You could ask for it to be varied if lifting the order is not successful

Covering Sex Offences

Anonymity

The victim is automatically given lifelong anonymity by the court under the Sexual Offence Amendment Act 1992 to save embarrassment and trauma

Under Section one of the Sexual Offences Amendment Act 1992 after an allegation has been made it is illegal to include, in any publication, any matter which is likely to lead members of the public to identify, during his or her, lifetime, the person who is the victim/alleged victim of that offence.

The ban includes:

  • The name
  • The address
  • The identity of any school or other educational establishment attended by them
  • Any still or moving picture of him or her

The order starts from the moment an allegation is made by the alleged victim or anyone else, even if no one is charged and it is automatic.

It remains even if the allegation is later withdrawn, where the police are told, whether the offender is prosecuted and whether anyone is convicted.

Anonymity applies to the target of an attempt to conspiracy to commit a sex act.

You have to be cause about Jigsaw identification – public putting information together and figuring out who it is referring to.

If the victim is not related to the defendant then you can print about the defendant without having to be too careful, however, in the case we saw the victim shared their surname with the defendant so you would have to be careful about what to print e.g. you could not put that it was their stepdaughter as this might lead to identification of the victim.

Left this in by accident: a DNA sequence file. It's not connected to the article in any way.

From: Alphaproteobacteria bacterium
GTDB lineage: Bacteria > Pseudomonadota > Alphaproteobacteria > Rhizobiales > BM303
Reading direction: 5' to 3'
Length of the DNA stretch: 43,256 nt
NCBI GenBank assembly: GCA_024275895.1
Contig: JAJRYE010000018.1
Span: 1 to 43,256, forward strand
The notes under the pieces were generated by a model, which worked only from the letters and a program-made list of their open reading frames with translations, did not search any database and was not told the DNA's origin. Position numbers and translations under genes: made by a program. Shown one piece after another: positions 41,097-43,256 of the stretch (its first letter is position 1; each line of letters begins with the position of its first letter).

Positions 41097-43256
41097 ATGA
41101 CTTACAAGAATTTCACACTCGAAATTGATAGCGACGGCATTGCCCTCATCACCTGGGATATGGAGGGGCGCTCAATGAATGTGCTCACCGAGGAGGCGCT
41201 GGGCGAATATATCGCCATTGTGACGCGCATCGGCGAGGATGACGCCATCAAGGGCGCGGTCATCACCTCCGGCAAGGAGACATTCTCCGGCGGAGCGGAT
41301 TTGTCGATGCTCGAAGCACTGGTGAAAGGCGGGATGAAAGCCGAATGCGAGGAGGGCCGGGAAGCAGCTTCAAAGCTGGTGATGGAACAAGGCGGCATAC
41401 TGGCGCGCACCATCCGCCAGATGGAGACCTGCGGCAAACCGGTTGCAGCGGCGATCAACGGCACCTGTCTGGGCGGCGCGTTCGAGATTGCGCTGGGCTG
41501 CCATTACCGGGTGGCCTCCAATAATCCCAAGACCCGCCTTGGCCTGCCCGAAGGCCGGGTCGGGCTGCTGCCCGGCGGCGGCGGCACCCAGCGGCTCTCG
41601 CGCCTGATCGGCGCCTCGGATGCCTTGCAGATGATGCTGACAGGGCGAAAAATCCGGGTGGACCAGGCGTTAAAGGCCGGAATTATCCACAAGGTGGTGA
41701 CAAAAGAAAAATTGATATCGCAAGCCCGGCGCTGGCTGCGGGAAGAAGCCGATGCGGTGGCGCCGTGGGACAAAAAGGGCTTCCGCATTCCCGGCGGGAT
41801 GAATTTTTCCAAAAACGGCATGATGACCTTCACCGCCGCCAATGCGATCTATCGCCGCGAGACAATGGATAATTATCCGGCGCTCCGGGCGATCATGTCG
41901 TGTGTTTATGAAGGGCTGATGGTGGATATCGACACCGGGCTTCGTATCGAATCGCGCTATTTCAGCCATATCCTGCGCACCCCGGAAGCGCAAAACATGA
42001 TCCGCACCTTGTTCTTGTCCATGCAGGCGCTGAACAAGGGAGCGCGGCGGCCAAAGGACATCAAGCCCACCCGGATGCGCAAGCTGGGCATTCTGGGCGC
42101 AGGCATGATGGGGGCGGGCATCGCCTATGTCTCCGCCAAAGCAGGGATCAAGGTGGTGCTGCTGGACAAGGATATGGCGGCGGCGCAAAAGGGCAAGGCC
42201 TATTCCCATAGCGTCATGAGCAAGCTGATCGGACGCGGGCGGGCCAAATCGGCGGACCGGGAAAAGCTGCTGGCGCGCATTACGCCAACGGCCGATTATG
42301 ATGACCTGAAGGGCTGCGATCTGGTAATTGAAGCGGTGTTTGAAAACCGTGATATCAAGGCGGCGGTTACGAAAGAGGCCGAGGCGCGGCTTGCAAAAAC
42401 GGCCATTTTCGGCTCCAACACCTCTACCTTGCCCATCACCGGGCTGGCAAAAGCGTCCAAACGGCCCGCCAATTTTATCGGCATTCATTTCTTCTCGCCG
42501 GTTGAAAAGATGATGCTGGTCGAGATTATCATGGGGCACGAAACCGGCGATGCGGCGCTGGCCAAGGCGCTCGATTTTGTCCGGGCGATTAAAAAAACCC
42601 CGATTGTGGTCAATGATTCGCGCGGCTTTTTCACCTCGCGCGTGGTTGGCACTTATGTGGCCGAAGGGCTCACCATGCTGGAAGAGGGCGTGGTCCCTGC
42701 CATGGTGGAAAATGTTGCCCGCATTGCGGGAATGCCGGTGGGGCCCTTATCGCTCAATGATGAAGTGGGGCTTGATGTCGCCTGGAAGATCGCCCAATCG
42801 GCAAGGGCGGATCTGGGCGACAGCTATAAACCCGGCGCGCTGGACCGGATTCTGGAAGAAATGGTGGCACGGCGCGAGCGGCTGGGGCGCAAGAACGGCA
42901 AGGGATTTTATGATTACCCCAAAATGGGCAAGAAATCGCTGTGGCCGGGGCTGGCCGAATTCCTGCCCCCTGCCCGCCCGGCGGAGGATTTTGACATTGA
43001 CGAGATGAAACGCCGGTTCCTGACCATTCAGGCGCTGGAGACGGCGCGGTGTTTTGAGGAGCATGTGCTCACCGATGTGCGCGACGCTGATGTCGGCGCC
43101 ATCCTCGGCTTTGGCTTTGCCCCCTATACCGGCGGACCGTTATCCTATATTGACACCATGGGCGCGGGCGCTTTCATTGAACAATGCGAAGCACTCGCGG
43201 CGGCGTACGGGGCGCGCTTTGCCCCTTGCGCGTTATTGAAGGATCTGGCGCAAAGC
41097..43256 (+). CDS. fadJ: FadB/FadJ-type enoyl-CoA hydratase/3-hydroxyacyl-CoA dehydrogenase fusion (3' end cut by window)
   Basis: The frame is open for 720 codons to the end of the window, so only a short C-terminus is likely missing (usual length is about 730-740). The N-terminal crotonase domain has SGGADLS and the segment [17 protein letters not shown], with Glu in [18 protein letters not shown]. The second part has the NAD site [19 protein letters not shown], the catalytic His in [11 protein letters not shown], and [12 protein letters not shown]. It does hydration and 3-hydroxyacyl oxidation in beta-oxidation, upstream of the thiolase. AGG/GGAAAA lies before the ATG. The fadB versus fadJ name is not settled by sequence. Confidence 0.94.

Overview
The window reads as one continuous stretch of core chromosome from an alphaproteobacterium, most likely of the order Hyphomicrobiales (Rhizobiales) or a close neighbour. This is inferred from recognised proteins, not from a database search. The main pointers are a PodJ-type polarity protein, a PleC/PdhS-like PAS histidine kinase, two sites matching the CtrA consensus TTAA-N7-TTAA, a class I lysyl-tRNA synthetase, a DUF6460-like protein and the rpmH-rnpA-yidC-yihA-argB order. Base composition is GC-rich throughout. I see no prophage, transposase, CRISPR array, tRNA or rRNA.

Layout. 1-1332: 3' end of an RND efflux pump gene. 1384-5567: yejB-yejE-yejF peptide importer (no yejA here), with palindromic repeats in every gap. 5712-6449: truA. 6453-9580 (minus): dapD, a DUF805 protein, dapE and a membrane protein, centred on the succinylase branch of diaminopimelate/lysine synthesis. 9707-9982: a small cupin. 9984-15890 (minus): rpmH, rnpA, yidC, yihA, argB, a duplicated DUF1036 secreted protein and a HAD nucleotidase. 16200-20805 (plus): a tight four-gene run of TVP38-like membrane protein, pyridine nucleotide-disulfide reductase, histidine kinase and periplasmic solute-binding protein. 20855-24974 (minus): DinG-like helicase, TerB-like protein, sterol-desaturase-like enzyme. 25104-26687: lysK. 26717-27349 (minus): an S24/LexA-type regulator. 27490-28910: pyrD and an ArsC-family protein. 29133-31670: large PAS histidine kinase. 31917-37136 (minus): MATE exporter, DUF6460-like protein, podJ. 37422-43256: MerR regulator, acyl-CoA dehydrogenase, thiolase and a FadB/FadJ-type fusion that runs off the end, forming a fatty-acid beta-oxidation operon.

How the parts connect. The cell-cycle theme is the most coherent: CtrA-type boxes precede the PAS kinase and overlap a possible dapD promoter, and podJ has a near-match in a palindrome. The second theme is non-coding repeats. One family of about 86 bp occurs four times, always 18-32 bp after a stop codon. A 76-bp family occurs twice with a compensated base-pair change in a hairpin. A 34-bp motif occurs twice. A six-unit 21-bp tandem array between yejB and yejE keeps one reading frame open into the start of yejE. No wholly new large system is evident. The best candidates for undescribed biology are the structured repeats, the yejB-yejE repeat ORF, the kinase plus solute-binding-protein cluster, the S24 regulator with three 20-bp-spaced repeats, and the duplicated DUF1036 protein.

Jigsaw Identification

Section on bans publication of any matter that is like to lead to identification

For example, if the victim attends a large school, you could name the school as people won’t be able to identify the person, you would have to be careful about giving further information e.g. 14 year old who plays the violin – this could lead to identification as there might not be many 14 year old violinists at the school

You need to check the information that other publications are printing, if all publications give different bits of information about the victim – all publications would be in breach of the Act if this happened.

If the case is within a family then the publications should agree beforehand about printing the name and omit the relationship or not identify the adult defender and describe the abuse.

Media organisations can be fined for inadvertently publishing material which breaches the act.

In some circumstances the other can be lifted or varied to enable the media to report a case:

Only four ways you can identify a victim of a sex attack:

  1. If they die
  2. If they have signed a waiver to lift their anonymity
  3. If they have lied and made a false allegation
  4. If they are convicted of a crime and use the fact they were a victim of a sex offence as mitigation

Challenging Court Orders

You can challenge all order imposed by the court except in sex cases because victims of sexual offences have automatic anonymity.

As a journalist it is important for me to know the laws, this will help me from been sued, fined and will help to keep my reputation in tacked. I want to be a trustworthy, truthful and follow the guidelines. If I was to go into court journalism these are key as, you can ask for the anonymity to be lifted, if it is the public’s interest.